JavaScript

setTimeout, setInterval and How to Schedule Tasks in JavaScript

setTimeout, setInterval and How to Schedule Tasks in JavaScript feature image

The setTimeout() and setInterval() are two methods you can use to schedule tasks in JavaScript. This tutorial will show you how to do it. It will introduce you both methods. It will show you how these methods work. It will also show you how to use them to schedule execution of your code.

A quick introduction

Usually, you want to execute your code as you write it. That said, there will be situations when you will want to delay the execution. Or, you may want to repeat the execution in specific intervals. JavaScript provides two methods, one for each of these goals. The setTimeout() to delay execution and setInterval() to repeat it.

There is one interesting thing about these two methods to schedule tasks. None of them is a part of JavaScript language specification. These methods are actually part of HTML Living Standard specification, defined as “timers”. Fortunately, they are supported in all browsers, even in Node.js. So, we can use them safely. Let’s take a look at them.

The setTimeout method

The setTimeout() method allows you to execute your code after a delay. You set this delay, in milliseconds, as one the parameters this method accepts. When the setTimeout() method executes your code, after the delay, it executes it only once. So, no need to worry about your code being executed multiple times.

The delay parameter is optional. You can use it, but don’t have to. You will soon learn why. Another parameter this method accepts is a callback function. When the delay runs out, the setTimeout() method executes the callback function you passed as an argument, and whatever content you put inside it.

Aside these two parameters, you can also pass an infinite number of additional arguments. There are two things you have to remember if you want to pass any additional arguments. First, these will not work in versions of Internet Explorer below 9. This is probably not a problem nowadays.

The second might be more important. If you want to access these additional arguments you have to add parameters to your callback function. You can then use these parameters inside the callback function to access the data you want. One last thing. As a callback function, you can use either normal function or arrow function, both will work.

// setTimeout method syntax
setTimeout(callbackFunction, delay, argument1, argument2, ...)


// setTimeout method example no.1: with normal function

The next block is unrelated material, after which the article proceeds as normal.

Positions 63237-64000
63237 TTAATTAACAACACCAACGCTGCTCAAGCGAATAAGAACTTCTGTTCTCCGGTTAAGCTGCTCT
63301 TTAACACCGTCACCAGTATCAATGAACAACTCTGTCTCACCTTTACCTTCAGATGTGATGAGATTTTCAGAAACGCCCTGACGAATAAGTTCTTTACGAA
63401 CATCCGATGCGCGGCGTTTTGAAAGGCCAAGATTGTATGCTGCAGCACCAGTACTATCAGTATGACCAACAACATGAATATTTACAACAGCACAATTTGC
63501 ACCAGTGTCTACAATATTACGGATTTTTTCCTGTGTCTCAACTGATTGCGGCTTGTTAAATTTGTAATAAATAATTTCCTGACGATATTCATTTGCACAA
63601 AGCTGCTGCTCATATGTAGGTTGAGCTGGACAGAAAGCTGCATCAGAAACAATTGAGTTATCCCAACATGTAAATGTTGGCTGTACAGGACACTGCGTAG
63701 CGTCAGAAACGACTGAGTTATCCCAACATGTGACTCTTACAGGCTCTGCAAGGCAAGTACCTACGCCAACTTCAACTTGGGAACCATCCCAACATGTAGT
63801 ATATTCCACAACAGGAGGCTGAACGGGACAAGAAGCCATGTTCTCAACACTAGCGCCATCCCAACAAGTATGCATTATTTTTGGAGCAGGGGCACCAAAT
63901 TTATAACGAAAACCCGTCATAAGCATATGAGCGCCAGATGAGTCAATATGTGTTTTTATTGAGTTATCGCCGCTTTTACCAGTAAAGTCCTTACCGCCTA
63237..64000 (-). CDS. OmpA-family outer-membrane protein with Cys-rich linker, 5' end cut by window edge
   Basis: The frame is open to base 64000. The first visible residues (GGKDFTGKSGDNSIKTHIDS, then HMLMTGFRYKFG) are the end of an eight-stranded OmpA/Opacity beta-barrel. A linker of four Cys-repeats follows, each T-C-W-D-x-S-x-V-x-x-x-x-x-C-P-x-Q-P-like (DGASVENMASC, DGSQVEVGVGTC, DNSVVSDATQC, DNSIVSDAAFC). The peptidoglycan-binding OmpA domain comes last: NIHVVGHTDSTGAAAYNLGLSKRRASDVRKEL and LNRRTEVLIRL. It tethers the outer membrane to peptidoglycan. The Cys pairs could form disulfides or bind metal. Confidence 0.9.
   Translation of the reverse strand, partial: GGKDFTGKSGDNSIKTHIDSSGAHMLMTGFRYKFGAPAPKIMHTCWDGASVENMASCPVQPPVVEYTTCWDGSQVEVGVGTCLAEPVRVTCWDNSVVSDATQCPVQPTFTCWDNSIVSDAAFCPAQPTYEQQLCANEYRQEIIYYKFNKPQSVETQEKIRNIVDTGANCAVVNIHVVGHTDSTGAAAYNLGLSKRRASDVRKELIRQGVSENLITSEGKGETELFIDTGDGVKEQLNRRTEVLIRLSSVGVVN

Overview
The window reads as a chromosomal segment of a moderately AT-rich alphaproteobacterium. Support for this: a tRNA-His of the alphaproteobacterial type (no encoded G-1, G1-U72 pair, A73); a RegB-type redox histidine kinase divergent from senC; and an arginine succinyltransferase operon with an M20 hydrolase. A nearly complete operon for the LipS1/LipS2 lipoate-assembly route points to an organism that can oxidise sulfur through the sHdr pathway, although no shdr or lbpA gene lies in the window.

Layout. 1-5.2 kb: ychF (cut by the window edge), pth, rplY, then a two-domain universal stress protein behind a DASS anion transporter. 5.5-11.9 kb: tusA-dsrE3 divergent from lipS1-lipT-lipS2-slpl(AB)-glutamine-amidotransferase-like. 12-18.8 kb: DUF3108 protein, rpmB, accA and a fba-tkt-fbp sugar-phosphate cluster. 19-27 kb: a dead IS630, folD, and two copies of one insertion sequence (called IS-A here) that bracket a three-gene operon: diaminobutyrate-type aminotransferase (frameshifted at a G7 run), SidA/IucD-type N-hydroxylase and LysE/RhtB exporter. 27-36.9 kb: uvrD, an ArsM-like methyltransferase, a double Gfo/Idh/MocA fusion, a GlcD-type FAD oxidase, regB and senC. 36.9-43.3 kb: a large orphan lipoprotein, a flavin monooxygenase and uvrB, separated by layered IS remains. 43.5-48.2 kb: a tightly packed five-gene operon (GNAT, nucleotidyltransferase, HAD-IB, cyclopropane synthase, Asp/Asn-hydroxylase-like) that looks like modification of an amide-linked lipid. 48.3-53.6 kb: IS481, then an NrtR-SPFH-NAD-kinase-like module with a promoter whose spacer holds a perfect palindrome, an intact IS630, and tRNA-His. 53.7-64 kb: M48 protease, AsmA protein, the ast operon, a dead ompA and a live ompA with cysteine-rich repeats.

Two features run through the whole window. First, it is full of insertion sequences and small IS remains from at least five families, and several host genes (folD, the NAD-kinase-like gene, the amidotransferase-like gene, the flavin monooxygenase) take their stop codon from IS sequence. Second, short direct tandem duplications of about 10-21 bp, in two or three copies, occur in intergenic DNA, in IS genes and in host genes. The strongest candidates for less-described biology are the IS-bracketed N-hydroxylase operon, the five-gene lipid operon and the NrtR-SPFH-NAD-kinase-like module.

// Create a setTimeout method that waits for 2 seconds
// and then prints a message to console
setTimeout(function() {
  console.log('The time is up.')
}, 2000) // Delay is specified in milliseconds

// Output (after 2 seconds):
'The time is up.'


// setTimeout method example no.2: with arrow function
setTimeout(() => {
  console.log('The time is up.')
}, 2000) // Delay is specified in milliseconds

// Output (after 2 seconds):
'The time is up.'


// setTimeout method example no.3: additional arguments
// The "name" parameter is for accessing the 'John Doe'
// The "message" parameter is for accessing the 'Welcome back'
setTimeout((name, message) => {
  console.log(`${message} ${name}.`)
}, 2000, 'John Doe', 'Welcome back')
// Output (after 2 seconds):

'Welcome back John Doe.'

(Sometimes) immediate setTimeout

As you just learned, the delay parameter is optional. When you omit it the setTimeout() method will execute the callback function immediately. Well, almost. The callback function will be executed immediately only if there is no more code to execute. Otherwise, the callback will be executed after the rest of code is executed.

// Example no.1: setTimeout method that executes immediately
setTimeout(() => {
  console.log('I will be printed right away.')
}) // Omit the delay parameter

// Output (immediate):
'I will be printed right away.'


// Example no.2: setTimeout method that execute (almost) immediately
setTimeout(() => {
  console.log('I was supposed to be printed right away...')
})

console.log('I will be printed as first.')

function printMessage() {
  console.log('I will be printed as second.')
}

printMessage()

// Output:
'I will be printed as first.' // First console.log
'I will be printed as second.' // log in printMessage function
'I was supposed to be printed right away...' // Log in setTimeout

Canceling setTimeout

Every time you use the setTimeout() method it returns something called “timer identifier”. This identifier is useful when you want to cancel existing timeout that didn’t execute yet. You can do this with clearTimeout() method. This method accepts only one parameter, the timer identifier of a timeout you want to cancel.

In order to clear a timeout you have to store its reference somewhere. To do this, you assign the timeout to a variable. Since the setTimeout() returns the identifier when it is declared that identifier will be assigned to that variable. You can then use that variable to cancel the timeout.

// Create timeout and assign it to a variable
const newTimeout = setTimeout(() => {
  console.log('I was supposed to run after 3 seconds.')
}, 3000)

// Log the timer identifier of newTimeout
console.log(newTimeout)
// Output:
1

// Use clearTimeout() to cancel the "newTimeout" timeout
clearTimeout(newTimeout)

When you assign timeout to a variable you don’t have to call it, like you would have a function. When you assign it, the timer will run automatically after the delay. Or, it will run immediately if there is no delay, and no other code to execute.

// Create timeout and assign it to a variable
const newTimeout = setTimeout(() => {
  console.log('I will run automatically.')
}, 3000)

// Output:
'I will run automatically after 3 seconds.'

Intervals with nested setTimeout method

One interesting thing you can do with setTimeout() methods is nesting them. This means that you can put one timeout inside another. This can be useful if you want to execute some code in different intervals. When it comes to nesting, there are two thing you have to know about.

The first thing is that browser can start to penalize your timeouts. This will happen if you create five or more nested timeouts. In that case, browser will automatically force the delay to be at least four milliseconds. If all your nested intervals use delay bigger than four milliseconds nothing will happen.